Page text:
Synopsys sponsored this post.
Web applications continue to be the attack surface of choice for threat actors attempting to access sensitive data. Per the “2020 Data Breach Investigations Report” from Verizon, successful attacks on web applications accounted for nearly half of all data breaches (43%) — representing the single greatest cause of such breaches, and more than double the rate of the previous year.
Many development teams often use static application security testing (SAST) and software composition analysis (SCA) solutions to identify security weaknesses and vulnerabilities in proprietary and open source code. They do so statically, at the code or component level. Many vulnerabilities can only be detected by dynamically testing an application during runtime test and release phases.
That’s why some organizations use dynamic application security testing (DAST), or penetration testing. DAST and penetration testing tools are run during QA or a late stage of production, to detect vulnerabilities that can’t be found using SAST or SCA tools.
Additionally, while DAST and penetration testing can identify security vulnerabilities, they can’t pinpoint the lines of code containing the vulnerabilities. As a result, critical security issues identified by DAST can be problematic to fix and take a long time to resolve, putting remediation out of reach for the average developer.
These challenges have led development and security teams to seek out alternative dynamic AppSec testing solutions, such as interactive application security testing (IAST).
What Is IAST?
IAST is a continuous security monitoring solution that runs during various test stages, while teams perform the usual development and QA tests. IAST tools can integrate seamlessly with continuous integration (CI) and test automation tools, as well as with agile and ad hoc test methodologies. They can quickly generate analysis results, identifying the specific lines of code where vulnerabilities reside. As a result, developers can fix issues quickly and push their commits as part of CI/CD or automation workflows. More advanced IAST tools also incorporate SCA to uncover vulnerable third-party and open source components in an application.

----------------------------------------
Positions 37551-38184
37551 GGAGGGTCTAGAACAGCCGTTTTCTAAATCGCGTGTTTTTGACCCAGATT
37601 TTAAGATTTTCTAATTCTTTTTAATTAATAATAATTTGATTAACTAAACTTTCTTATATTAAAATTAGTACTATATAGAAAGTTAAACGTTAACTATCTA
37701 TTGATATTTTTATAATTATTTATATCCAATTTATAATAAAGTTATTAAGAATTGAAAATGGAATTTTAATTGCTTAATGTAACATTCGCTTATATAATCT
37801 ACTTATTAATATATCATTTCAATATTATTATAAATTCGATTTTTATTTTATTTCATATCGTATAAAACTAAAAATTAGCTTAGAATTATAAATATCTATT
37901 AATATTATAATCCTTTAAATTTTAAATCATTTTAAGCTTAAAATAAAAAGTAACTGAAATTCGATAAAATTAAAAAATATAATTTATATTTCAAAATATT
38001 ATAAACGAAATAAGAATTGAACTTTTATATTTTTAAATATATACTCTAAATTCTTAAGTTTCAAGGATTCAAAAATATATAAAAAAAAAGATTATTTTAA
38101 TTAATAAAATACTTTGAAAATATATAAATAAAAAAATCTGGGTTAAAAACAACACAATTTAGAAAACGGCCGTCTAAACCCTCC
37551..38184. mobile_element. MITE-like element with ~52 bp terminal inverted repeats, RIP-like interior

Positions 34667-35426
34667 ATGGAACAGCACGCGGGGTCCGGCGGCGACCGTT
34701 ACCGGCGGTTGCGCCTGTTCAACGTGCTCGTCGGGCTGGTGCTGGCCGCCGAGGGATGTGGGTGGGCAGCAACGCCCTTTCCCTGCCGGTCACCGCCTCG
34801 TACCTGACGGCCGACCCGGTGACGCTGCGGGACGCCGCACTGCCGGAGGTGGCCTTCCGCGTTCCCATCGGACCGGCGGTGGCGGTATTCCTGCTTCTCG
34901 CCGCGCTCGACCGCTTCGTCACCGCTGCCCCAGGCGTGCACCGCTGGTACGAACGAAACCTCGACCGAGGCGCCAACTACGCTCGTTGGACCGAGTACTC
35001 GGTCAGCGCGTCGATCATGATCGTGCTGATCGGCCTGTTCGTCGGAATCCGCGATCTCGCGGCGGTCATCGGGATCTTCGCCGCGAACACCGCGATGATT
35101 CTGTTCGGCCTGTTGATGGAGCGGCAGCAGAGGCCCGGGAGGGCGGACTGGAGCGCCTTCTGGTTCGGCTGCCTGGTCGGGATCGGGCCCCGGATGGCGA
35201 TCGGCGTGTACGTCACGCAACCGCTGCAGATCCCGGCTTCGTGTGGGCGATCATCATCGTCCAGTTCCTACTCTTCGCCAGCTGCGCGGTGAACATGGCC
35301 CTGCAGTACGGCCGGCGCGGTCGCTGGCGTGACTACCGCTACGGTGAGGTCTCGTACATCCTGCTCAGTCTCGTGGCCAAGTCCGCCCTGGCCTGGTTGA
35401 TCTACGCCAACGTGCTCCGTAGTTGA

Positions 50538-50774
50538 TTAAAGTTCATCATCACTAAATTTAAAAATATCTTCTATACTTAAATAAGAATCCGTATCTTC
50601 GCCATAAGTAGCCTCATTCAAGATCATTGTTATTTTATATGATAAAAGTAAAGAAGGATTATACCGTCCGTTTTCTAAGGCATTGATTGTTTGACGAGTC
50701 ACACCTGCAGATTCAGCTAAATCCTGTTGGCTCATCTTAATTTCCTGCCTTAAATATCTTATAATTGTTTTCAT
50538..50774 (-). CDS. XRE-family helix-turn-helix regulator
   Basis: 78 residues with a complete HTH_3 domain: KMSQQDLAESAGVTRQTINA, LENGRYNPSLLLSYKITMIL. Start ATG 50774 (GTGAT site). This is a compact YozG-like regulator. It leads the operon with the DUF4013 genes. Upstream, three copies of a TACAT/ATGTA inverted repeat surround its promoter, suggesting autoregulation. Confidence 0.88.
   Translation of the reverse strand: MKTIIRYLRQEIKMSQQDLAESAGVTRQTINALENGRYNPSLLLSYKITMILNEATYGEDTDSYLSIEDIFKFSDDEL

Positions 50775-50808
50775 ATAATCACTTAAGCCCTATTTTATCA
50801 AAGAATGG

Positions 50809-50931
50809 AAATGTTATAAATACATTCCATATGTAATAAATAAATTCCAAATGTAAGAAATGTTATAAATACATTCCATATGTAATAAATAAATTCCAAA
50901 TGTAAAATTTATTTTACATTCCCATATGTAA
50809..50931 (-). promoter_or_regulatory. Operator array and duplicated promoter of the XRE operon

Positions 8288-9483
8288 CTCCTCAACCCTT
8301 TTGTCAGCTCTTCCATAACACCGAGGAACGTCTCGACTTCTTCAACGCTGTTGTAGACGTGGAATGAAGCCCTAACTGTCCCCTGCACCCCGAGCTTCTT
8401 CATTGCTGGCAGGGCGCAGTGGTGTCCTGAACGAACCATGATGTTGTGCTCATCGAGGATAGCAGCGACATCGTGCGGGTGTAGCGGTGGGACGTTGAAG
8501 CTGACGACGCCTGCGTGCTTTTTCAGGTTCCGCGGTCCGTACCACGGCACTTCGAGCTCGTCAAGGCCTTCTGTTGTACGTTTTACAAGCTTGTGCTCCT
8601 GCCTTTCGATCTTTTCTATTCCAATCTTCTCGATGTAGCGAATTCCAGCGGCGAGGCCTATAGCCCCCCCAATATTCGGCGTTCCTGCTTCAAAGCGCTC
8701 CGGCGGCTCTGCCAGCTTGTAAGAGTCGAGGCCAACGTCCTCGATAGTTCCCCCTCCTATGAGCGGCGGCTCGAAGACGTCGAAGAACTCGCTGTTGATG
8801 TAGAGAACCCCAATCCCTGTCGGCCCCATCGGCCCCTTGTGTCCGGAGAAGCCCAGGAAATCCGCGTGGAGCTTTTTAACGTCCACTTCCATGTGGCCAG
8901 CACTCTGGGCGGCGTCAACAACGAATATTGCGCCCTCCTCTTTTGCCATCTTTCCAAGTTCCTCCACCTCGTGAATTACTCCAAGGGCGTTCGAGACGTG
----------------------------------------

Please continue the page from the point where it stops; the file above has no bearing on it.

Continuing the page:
What Makes IAST so Great?
Ease of Deployment in DevOps Agile Workflows
IAST solutions integrate seamlessly into CI/CD pipelines and run at the speed demanded by agile and DevOps. Both security and development teams benefit from integrating IAST into the SDLC — especially an IAST tool that provides SCA insights into vulnerable components.
Earlier Vulnerability and Security Risk Reporting
IAST enables developers to fix security vulnerabilities as they test. This means finding and fixing runtime vulnerabilities in web apps before deploying them to production.
Actionable Findings for Development Teams
IAST has been shown to reduce the time needed to remediate security vulnerabilities by 65% compared to penetration testing. The reason for this is clear: IAST empowers developers to find and fix vulnerabilities as a part of the development process.
Low False-Positive Rates
IAST solutions automatically verify the results, ensuring a high degree of accuracy. They don’t return a high number of false positives that require lengthy manual reviews, troubleshooting and additional scans to resolve.
Bottom line: development teams need quick feedback on which vulnerabilities to fix, how to fix them, and where to find them in their source code or component libraries. And developers need this feedback early in the SDLC, when they’re most familiar with their code and when vulnerabilities are least costly to fix.
What to Look for in an IAST Solution
Selecting the perfect IAST solution for your needs can be difficult. There are many must-have features that you should evaluate.
Definitely look for a comprehensive IAST solution, like our own, Seeker that can automate web security testing within your DevOps pipelines. This will lessen headaches for developers by shifting testing left, so that problems are caught earlier in the development cycle — to eliminate delays without disrupting normal workflows.
Feature image via Pixabay.